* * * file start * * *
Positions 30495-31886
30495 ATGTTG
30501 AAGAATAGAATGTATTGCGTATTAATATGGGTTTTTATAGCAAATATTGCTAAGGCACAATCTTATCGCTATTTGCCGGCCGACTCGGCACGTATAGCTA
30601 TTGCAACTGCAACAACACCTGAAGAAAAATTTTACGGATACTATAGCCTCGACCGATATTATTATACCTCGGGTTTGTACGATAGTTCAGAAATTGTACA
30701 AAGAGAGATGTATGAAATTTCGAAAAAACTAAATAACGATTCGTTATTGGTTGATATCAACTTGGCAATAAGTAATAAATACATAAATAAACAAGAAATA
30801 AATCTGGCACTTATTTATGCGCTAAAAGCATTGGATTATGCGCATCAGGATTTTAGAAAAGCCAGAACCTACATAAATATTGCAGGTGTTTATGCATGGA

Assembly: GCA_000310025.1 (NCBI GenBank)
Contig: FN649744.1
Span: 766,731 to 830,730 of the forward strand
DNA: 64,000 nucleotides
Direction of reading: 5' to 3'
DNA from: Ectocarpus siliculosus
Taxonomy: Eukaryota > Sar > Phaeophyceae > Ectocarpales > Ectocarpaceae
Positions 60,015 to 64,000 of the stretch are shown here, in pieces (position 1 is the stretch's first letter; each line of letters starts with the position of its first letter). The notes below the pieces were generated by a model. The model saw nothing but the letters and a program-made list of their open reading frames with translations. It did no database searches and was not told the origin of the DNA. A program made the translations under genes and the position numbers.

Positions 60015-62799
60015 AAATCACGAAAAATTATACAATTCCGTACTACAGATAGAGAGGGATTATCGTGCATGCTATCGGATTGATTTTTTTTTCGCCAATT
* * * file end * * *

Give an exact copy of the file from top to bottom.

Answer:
Positions 30495-31886
30495 ATGTTG
30501 AAGAATAGAATGTATTGCGTATTAATATGGGTTTTTATAGCAAATATTGCTAAGGCACAATCTTATCGCTATTTGCCGGCCGACTCGGCACGTATAGCTA
30601 TTGCAACTGCAACAACACCTGAAGAAAAATTTTACGGATACTATAGCCTCGACCGATATTATTATACCTCGGGTTTGTACGATAGTTCAGAAATTGTACA
30701 AAGAGAGATGTATGAAATTTCGAAAAAACTAAATAACGATTCGTTATTGGTTGATATCAACTTGGCAATAAGTAATAAATACATAAATAAACAAGAAATA
30801 AATCTGGCACTTATTTATGCGCTAAAAGCATTGGATTATGCGCATCAGGATTTTAGAAAAGCCAGAACCTACATAAATATTGCAGGTGTTTATGCATGGA

Assembly: GCA_000310025.1 (NCBI GenBank)
Contig: FN649744.1
Span: 766,731 to 830,730 of the forward strand
DNA: 64,000 nucleotides
Direction of reading: 5' to 3'
DNA from: Ectocarpus siliculosus
Taxonomy: Eukaryota > Sar > Phaeophyceae > Ectocarpales > Ectocarpaceae
Positions 60,015 to 64,000 of the stretch are shown here, in pieces (position 1 is the stretch's first letter; each line of letters starts with the position of its first letter). The notes below the pieces were generated by a model. The model saw nothing but the letters and a program-made list of their open reading frames with translations. It did no database searches and was not told the origin of the DNA. A program made the translations under genes and the position numbers.

Positions 60015-62799
60015 AAATCACGAAAAATTATACAATTCCGTACTACAGATAGAGAGGGATTATCGTGCATGCTATCGGATTGATTTTTTTTTCGCCAATT